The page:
O Merlin in your crystal cave

Deep in the diamond of the day,

Will there ever be a singer

Whose music will smooth away

The furrow drawn by Adam’s finger

Across the memory and the wave?

Or a runner who’ll outrun

Man’s long shadow driving on,

Break through the gate of memory

And hang the apple on the tree?

Will your magic ever show

The sleeping bride shut in her bower,

The day wreathed in its mound of snow

and Time locked in his tower?

 —and Stewart’s magician gave me the courage to directly address Merlin in my search for him in all these and other shrouded locales. He remains extant in a collective memory, my part of which sought him out, asking when, when, Merlin, will you unfurrow the world’s brow, or is the best part of any era—the “diamond of the day”—long gone, accessible only to you? Will you breach Time, will anybody ever be able to move fast enough to greet you, accompany you into the world we have now and in which we need your healing arts?

I had always been a very creative child, so it came as no surprise that Merlin appeared in my dreams, and I woke once to write out the words, I seemed to sense him in his oaken shadow. I had detected him very close by and felt more as if I had been transported than dreaming, though conventionality dictated I chalk it up to what my mother labeled “a strong imagination.” Within it I explored what Muir calls the “gate of memory,” wanting to know what could be discovered in the shadows of our past experiences. In search of this and more, I wrote out thousands and thousands of words discovered, experimented with, targeted, discarded, twisted, conjured—all in a quest of sorts, to find this figure I knew I had encountered already.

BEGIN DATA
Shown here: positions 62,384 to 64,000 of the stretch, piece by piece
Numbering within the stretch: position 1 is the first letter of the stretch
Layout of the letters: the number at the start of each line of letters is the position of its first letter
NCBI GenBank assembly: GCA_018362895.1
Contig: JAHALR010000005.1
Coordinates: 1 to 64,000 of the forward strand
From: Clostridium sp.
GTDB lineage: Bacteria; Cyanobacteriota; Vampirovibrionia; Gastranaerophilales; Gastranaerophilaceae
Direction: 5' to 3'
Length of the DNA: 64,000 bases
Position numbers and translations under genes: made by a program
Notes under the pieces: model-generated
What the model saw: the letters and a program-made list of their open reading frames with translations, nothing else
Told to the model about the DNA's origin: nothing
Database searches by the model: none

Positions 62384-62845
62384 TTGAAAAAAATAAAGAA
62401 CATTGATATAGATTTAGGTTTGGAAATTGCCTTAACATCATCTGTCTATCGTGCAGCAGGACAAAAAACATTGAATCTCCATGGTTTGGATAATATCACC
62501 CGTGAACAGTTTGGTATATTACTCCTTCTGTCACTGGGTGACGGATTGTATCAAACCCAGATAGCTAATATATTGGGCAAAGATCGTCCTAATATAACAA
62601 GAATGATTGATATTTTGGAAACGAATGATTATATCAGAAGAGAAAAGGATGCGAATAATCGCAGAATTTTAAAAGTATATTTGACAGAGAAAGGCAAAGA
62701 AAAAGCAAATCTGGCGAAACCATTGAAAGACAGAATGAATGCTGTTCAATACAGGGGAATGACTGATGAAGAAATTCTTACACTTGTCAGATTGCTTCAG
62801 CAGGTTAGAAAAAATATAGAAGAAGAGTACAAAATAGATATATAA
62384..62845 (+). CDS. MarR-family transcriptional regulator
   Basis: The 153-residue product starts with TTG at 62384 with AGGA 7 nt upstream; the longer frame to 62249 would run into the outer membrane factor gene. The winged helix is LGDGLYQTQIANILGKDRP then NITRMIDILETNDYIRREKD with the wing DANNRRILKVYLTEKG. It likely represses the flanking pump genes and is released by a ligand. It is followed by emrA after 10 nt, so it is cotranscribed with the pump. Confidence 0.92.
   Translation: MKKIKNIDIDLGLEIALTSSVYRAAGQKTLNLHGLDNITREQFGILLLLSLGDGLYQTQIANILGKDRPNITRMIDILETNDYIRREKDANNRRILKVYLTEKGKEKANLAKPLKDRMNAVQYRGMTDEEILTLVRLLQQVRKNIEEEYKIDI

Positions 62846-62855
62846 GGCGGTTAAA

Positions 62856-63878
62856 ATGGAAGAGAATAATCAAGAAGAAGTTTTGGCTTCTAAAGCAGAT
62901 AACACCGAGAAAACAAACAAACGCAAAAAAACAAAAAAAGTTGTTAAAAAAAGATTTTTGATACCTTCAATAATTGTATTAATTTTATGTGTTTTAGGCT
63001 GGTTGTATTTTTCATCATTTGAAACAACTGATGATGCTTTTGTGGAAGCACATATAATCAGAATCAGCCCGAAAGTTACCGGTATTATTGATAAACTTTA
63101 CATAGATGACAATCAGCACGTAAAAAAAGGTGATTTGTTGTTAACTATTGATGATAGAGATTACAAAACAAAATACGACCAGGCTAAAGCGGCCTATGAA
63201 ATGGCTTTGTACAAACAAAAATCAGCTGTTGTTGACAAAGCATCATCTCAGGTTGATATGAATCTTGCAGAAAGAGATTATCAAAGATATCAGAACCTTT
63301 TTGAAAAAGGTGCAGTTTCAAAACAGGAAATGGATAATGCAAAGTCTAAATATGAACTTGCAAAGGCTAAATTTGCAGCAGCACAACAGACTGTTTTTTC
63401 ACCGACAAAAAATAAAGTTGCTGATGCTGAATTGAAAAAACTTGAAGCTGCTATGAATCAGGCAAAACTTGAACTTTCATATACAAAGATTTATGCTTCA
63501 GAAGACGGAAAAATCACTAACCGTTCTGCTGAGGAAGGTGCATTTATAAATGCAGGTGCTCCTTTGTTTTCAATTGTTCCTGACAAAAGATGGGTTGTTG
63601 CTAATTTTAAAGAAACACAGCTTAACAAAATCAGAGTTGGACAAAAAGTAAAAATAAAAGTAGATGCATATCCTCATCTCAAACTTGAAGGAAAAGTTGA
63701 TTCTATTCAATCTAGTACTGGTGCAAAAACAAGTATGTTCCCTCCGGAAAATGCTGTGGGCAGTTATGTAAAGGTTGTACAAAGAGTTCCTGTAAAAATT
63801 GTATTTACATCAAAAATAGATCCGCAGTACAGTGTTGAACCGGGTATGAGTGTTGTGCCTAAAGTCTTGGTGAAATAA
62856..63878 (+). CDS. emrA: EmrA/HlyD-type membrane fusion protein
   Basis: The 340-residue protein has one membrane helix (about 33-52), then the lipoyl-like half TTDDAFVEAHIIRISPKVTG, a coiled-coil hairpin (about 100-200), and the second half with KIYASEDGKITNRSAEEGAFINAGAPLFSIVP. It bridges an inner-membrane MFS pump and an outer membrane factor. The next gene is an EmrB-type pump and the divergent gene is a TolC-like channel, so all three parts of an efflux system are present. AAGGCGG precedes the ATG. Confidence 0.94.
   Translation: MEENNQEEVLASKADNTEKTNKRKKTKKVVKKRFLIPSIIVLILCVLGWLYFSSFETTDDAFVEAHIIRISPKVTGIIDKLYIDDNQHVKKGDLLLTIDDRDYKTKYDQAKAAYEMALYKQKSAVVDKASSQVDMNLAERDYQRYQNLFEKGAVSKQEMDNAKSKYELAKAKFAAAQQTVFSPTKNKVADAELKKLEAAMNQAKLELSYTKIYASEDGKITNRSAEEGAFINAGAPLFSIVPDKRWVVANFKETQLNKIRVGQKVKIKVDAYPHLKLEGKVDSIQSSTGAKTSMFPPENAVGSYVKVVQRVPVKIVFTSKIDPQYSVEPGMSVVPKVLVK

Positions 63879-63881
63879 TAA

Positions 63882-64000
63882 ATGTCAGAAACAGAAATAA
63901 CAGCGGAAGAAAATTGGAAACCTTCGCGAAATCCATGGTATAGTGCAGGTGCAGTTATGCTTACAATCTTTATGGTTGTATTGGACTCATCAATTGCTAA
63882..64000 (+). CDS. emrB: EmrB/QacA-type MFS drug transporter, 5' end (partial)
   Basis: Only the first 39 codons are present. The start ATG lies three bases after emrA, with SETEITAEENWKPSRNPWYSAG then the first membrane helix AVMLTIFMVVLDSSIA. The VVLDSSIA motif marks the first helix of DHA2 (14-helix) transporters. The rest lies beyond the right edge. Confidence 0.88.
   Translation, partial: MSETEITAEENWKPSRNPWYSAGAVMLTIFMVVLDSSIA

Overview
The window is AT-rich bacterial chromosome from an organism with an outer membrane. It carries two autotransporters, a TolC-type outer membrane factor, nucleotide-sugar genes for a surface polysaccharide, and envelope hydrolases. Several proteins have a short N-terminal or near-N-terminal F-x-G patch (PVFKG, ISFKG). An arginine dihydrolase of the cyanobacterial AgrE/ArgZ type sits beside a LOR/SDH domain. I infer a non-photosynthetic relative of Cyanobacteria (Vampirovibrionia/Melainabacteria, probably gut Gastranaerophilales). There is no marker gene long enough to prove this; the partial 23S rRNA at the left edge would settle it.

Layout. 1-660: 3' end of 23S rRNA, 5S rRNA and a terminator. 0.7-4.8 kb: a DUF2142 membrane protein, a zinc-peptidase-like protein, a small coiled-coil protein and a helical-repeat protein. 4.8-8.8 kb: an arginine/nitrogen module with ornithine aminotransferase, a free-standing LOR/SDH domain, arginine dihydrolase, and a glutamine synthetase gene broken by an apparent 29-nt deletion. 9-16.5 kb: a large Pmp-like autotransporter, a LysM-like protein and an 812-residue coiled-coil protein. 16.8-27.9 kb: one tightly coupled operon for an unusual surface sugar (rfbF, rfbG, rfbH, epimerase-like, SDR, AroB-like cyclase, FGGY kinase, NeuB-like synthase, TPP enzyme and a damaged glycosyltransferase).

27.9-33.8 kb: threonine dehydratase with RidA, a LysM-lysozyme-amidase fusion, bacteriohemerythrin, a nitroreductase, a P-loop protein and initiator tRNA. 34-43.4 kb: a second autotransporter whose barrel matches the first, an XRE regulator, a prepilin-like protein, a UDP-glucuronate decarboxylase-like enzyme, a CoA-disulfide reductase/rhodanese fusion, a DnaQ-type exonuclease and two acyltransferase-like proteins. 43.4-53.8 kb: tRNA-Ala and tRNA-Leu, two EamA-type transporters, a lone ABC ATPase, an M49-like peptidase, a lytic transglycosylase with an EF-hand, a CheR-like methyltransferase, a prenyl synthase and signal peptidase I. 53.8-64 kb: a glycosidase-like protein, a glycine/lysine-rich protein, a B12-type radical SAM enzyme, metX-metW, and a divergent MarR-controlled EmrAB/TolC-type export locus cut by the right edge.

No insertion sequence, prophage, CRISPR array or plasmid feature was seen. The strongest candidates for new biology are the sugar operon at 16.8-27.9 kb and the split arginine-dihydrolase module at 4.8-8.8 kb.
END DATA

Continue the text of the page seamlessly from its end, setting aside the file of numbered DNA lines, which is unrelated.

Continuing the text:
I wrote Mary Stewart a letter and received a reply. Sadly, I no longer have the wonderful, typewritten return message, though I recall her encouragement of various interpretations of Merlin and best wishes with my own writing. Printed on House of Letterawe letterhead, it traveled the world with me for some time as I often pulled it out as part of my Merlin conversations with people intrigued by tales that swirled around their own memories, and I have been encouraged by how many are genuinely interested in not what is the past, but indeed our past.

“[T]he recent past is misted, while distant scenes of memory are clear and brightly colored.”—Merlin, The Crystal Cave

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A lovely blog in honor of the late Mary Stewart.

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The Complete “Month of Mary Stewart”

Friday Night Flashback: The World of Mary Stewart

Review: Thunder on the Right

Review: Nine Coaches Waiting

Image of the Week: The Beguiling of Merlin

Review: The Crystal Cave

Review: A Walk in Wolf Wood

Image of the Week: The Hollow Hills

Review: The Prince and the Pilgrim